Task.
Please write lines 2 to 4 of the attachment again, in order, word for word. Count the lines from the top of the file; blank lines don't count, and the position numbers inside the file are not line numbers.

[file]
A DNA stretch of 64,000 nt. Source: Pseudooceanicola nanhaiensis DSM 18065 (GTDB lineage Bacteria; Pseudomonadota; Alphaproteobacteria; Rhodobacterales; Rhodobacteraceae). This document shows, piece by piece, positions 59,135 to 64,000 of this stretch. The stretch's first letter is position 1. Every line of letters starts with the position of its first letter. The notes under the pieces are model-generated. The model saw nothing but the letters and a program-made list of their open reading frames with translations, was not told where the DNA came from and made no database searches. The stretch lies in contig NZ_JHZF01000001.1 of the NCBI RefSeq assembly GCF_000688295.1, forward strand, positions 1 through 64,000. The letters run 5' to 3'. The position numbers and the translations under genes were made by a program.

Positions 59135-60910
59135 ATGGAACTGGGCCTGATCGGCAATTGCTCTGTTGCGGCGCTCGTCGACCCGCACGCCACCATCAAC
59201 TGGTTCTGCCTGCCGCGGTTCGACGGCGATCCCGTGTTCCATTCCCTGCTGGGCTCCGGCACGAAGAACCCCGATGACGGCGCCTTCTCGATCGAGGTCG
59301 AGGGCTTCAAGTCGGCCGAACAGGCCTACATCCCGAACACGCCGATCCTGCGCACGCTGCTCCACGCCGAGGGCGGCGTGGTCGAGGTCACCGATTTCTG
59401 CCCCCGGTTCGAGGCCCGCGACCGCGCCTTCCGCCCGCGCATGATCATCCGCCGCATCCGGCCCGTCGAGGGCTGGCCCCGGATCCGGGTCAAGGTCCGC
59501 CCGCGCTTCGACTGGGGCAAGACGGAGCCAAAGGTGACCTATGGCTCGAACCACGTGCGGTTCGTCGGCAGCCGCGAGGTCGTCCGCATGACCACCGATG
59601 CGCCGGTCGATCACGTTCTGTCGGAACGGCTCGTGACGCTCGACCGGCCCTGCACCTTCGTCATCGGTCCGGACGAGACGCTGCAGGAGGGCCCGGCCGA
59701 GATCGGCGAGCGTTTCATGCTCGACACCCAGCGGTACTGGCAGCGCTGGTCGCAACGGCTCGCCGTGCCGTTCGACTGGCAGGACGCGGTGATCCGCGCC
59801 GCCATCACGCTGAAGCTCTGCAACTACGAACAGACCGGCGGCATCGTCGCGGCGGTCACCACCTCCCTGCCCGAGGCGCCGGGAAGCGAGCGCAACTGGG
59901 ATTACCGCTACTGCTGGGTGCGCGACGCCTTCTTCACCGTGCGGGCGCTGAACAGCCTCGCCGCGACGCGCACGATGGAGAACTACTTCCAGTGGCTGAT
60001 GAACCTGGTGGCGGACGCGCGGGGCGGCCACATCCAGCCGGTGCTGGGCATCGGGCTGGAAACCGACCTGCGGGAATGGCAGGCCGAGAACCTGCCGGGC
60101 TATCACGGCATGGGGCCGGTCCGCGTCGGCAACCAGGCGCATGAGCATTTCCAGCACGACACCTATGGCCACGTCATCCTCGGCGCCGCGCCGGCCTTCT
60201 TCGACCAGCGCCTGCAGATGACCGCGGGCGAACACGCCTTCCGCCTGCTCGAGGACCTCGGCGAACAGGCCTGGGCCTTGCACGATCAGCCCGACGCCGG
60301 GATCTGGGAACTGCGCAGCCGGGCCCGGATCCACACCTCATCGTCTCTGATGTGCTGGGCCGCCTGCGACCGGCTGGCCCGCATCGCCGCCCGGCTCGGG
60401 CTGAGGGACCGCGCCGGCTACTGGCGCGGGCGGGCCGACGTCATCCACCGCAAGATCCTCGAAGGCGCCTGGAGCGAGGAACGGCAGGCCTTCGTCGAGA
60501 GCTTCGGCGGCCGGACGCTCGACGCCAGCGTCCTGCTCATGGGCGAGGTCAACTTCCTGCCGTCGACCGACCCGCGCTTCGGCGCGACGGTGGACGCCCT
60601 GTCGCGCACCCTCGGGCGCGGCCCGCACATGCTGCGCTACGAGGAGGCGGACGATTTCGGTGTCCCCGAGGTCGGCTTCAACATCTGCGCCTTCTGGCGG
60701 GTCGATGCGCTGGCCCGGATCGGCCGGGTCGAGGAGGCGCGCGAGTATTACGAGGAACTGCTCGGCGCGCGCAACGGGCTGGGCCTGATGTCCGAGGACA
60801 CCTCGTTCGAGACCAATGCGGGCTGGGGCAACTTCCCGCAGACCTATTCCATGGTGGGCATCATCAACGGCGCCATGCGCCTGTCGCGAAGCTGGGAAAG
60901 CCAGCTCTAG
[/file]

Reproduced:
Positions 59135-60910
59135 ATGGAACTGGGCCTGATCGGCAATTGCTCTGTTGCGGCGCTCGTCGACCCGCACGCCACCATCAAC
59201 TGGTTCTGCCTGCCGCGGTTCGACGGCGATCCCGTGTTCCATTCCCTGCTGGGCTCCGGCACGAAGAACCCCGATGACGGCGCCTTCTCGATCGAGGTCG